The new Florida law, which imposes criminal penalties, is helping to develop a nationwide patchwork of state genetic privacy laws

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Last Friday, October 1st, the Data Protection Act to protect DNA (HB 833) a new genetic data protection law came into effect in the state of Florida that created four new offenses related to the unlawful use of someone else’s DNA. While the criminal penalties in HB 833 are noteworthy, Florida is not alone in its focus on increased protection of genetic privacy. A growing number of states, including Utah, Arizona, and California, have begun developing a genetic privacy network to fill loopholes in state and other state laws that often affect direct-to-consumer privacy practices ( “DTC”) concentrate. Genetic testing company. While some processing of genetic information is covered by federal law, the existing patchwork of state genetic privacy does not clearly cover all forms of genetic testing, including DTC genetic testing.

Florida’s Data Protection Act to Protect DNA

HB 833 was introduced in the Florida House of Representatives in February 2021 and signed by the governor in June. HB 833 applies to DNA samples collected from one person in Florida and governs the use, retention, disclosure, or transfer of another person’s DNA samples or analysis. HB 833 changed Florida’s previous genetic data protection law, P. 760.40, FSto require that a person from whom the DNA was extracted “explicitly agrees” with certain uses of their genetic information. Under previous law, analyzing a person’s DNA without their informed consent was a first-degree offense; according to HB 833, however, unlawful use can be a crime, depending on which provision of the law is violated. In addition, HB 833 states that the genetic information of the person from whom it is extracted is the “exclusive property” of that person, which can be controlled. While HB 833 imposes remarkable criminal penalties on those who violate it, there are a number of exceptions (such as the Health Insurance Portability and Accountability Act (“HIPAA”)).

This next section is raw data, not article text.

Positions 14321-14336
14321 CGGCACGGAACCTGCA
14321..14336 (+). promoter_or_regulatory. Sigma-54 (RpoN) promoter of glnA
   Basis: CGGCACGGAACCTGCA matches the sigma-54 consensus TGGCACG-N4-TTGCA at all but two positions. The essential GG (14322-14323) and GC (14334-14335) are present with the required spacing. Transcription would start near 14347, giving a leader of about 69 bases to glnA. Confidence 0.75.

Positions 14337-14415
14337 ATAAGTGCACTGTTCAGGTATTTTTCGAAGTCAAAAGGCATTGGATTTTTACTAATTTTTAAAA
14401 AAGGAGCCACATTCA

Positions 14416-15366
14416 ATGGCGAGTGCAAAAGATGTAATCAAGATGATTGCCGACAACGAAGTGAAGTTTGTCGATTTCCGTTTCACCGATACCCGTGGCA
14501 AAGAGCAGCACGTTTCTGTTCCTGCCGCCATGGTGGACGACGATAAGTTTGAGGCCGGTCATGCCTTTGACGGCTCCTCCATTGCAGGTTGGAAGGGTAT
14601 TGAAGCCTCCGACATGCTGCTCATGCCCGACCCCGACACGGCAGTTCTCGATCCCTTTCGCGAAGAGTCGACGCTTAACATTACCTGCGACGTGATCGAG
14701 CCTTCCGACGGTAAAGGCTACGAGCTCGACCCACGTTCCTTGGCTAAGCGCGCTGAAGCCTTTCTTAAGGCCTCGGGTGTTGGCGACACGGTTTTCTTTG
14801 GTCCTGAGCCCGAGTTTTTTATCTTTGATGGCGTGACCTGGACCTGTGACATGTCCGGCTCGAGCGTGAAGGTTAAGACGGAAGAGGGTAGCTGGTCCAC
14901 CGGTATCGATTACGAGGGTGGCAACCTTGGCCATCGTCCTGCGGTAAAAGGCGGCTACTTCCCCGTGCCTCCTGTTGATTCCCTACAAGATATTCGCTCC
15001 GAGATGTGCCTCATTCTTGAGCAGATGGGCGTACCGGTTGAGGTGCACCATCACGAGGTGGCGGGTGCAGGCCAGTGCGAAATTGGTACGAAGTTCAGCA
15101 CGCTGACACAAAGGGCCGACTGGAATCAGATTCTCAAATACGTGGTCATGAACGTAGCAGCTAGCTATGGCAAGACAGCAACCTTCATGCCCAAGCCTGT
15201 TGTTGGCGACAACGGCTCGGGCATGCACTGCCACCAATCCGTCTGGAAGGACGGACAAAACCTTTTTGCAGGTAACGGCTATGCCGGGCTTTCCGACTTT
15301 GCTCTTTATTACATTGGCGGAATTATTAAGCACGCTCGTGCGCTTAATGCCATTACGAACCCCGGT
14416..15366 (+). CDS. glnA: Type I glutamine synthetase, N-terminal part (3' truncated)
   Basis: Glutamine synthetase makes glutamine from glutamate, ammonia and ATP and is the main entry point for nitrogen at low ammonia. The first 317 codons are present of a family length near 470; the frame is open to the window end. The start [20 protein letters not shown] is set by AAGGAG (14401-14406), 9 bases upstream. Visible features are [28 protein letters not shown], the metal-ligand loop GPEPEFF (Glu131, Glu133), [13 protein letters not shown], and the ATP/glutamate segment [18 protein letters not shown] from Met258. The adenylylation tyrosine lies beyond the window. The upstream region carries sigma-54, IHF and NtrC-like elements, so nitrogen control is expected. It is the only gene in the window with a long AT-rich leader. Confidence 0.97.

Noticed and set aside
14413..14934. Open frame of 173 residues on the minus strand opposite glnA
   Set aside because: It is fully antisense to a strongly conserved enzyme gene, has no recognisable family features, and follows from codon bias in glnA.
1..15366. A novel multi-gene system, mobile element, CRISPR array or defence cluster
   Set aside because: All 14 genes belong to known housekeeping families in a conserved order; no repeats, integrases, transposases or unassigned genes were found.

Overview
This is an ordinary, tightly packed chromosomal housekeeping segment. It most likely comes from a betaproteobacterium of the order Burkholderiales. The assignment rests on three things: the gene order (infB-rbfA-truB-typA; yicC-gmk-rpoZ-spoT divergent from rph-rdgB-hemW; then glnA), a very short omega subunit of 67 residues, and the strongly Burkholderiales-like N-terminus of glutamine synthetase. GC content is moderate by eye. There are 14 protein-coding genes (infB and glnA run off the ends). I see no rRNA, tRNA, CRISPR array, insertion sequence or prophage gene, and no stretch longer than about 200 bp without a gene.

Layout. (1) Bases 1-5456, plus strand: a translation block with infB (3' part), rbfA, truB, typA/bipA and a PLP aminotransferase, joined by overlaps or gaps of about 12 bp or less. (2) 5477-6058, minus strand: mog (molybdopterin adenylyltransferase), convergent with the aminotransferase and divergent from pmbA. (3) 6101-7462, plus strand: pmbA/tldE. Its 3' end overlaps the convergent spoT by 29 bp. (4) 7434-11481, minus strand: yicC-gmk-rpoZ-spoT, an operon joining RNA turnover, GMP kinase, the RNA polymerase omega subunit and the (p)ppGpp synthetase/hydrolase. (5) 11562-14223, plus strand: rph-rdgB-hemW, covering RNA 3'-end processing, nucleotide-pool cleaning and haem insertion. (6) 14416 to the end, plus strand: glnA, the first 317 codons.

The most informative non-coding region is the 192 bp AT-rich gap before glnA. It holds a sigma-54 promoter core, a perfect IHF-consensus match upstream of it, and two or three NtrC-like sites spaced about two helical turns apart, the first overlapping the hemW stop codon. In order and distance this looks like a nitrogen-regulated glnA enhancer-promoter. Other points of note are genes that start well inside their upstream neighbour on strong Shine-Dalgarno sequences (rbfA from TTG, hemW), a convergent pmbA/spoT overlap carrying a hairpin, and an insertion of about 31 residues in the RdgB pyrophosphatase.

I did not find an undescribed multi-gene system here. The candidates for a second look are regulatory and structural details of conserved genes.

HB 833 isn’t the only genetic privacy change recently made in Florida. Florida enacted in July 2020 HB 1189 which extended existing protection against the use of genetic information by health insurers to include long-term care and life insurers, including those who issue disability insurance policies. In particular, HB 1189 prohibits these insurers from canceling, limiting, refusing or changing the premium rates on the basis of genetic information. In addition, HB 1189 prevents insurers from soliciting or soliciting genetic information or test results, or using a consumer’s choice of whether to take any action related to genetic testing “for any insurance purpose”.

Additional DTC laws and regulations on genetic data protection